The incident, Sahar said, gave her a sense of the extent to which the Iraqi people are unknown. "People in America look at pictures of Afghanistan and think Iraq is the same," she said. "They think Iraqis are people who are uneducated, who are Bedouins living in tents, tending camels and sheep." Until the plague of wars began devouring the country, she went on, Iraq was the leading nation in the region, with a highly educated people boasting the best doctors, teachers, and engineers. Americans, Sahar sighed, "don't know this. And when you don't know a person, you can't feel for them, can you?"

She continued: "How many have been killed in Iraq? Bordering on a million. If you realize that these are real people with real feelings who are being killed—that they are fathers and husbands, teachers and doctors—if these facts could be made known, would people be so brutalized? It's our job as Iraqi journalists to show that Iraqis are real people. This is what we try to advance through the blog."
Massing's conclusion cuts to the heart of the matter: the relentless humiliation of having foreign soldiers occupying your native land:
The question on everyone's mind, of course, is whether the Americans should stay or go. On this, [McClatchy bureau chief] Leila Fadel told me, her Iraqi staff is divided. Some of them think the Americans should leave at once. While withdrawal would probably result in a bloodletting among Iraqis, they believe the country would be better off if this happened sooner rather than later, thus avoiding the effects of a prolonged occupation. Others think the Americans should stay and fix all the destruction they've caused over the last four and a half years. But, she adds, the staff's views on this keep shifting: "They're at war within themselves—on whether they want the Americans to stay or not, and whether they think that staying would make things any better. It's something they go back and forth on."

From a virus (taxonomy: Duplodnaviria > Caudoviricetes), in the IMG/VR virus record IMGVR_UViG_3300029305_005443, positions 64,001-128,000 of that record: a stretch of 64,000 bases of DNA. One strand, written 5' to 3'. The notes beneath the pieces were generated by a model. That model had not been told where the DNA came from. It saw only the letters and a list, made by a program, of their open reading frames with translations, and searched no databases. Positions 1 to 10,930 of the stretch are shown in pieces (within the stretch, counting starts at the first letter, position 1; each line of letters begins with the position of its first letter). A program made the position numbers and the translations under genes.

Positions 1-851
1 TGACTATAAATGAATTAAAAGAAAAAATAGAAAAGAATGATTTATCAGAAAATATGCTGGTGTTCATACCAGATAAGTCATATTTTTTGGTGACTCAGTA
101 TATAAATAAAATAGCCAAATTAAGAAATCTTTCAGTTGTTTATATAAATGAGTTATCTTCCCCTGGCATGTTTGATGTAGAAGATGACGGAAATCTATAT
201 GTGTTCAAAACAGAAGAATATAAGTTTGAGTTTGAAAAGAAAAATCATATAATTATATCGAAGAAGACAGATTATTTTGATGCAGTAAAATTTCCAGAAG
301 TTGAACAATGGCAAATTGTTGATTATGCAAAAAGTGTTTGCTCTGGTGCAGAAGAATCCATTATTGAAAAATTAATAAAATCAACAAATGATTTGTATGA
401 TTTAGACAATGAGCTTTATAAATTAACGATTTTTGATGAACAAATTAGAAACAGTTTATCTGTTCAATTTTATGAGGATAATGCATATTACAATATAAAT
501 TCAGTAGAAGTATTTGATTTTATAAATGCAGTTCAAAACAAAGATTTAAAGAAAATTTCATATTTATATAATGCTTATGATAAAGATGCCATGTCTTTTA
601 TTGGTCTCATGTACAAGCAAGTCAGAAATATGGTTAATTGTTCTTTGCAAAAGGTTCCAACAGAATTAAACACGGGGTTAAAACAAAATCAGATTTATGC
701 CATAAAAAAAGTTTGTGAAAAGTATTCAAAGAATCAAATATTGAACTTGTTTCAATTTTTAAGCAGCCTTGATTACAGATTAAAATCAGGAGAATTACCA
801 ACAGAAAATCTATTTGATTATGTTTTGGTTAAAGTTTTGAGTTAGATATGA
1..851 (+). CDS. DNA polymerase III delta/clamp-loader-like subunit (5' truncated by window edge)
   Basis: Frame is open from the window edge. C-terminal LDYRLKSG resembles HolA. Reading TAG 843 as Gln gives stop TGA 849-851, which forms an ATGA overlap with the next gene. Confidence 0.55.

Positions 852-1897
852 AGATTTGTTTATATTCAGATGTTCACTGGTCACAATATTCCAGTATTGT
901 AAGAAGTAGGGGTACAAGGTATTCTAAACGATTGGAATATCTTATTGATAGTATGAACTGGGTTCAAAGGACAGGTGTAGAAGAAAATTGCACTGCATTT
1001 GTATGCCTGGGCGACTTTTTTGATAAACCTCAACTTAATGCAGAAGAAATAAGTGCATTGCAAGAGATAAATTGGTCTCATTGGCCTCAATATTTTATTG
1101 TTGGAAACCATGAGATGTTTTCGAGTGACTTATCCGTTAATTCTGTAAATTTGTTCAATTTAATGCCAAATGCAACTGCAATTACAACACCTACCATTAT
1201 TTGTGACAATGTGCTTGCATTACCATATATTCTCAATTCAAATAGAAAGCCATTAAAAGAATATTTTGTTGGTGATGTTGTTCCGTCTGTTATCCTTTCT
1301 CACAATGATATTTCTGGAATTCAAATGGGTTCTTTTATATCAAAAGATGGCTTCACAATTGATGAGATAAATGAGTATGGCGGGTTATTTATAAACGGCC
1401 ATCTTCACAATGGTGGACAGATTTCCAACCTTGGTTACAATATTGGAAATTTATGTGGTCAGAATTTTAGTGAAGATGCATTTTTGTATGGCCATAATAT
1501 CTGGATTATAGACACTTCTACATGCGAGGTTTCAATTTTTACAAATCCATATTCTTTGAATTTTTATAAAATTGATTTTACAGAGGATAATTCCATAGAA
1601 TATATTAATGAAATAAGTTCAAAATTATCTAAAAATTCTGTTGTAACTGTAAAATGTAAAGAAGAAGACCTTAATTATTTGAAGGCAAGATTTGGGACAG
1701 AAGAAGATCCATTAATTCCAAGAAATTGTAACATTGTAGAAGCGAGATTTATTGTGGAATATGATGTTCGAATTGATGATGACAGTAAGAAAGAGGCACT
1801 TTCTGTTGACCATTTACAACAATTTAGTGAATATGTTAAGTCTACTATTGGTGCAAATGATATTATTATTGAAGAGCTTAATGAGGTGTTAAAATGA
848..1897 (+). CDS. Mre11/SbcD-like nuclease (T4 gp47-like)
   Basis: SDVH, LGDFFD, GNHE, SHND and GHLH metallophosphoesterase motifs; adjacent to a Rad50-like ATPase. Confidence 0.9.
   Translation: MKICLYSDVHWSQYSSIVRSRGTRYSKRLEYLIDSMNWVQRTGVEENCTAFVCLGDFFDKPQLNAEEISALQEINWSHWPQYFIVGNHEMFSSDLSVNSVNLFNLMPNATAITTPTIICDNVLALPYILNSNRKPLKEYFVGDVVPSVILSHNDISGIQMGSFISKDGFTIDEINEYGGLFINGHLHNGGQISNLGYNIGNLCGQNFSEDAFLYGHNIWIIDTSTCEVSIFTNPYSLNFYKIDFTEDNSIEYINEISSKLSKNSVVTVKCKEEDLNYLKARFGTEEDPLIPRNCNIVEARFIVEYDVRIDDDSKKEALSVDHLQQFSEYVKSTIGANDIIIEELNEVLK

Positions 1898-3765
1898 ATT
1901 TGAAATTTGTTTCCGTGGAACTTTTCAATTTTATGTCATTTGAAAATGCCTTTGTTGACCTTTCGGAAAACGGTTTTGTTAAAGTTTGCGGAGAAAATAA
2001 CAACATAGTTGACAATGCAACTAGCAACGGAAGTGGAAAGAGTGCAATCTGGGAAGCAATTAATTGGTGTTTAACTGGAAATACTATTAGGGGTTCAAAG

Whichever side they come down on, however, there is one feeling that predominates: humiliation. "They remind me of this constantly," Fadel says. "Americans believe their soldiers are working for the greater good. The Iraqis don't see that. They see people who are here for their own self-interest—who drive the wrong way on roads, who stop traffic whenever they want to, who they have to be careful not to get too close to so that they won't be shot." When one of her staff members wrote the post about the student who threw a rock at a US soldier, Fadel says, she asked him, "Why did this kid throw a rock at a man with a weapon, a helmet, and a vest? What was he thinking?" "These are foreign soldiers," he replied. "This is an occupation." That, Fadel notes, is a very common feeling among Iraqis. "Everybody I speak to thinks this. They don't have power in their own country."
And that's just the beginning of an essential education. I think you should read all of "As Iraqis See It" and bookmark "Inside Iraq".

If you think it's sad that this sort of coverage is lacking from the major dailies, consider that the smaller papers are for the most part considerably worse.

"Maine Owl" provides a perfect illustration with "Fallujah as "progress" in Iraq", landing on a note that rings true and clear:
The entire environment in which news is reported in America about Iraq is broken. The Pentagon very much loves local papers to report the "good news" and not the bad. So far in 2008, it is getting what it wants.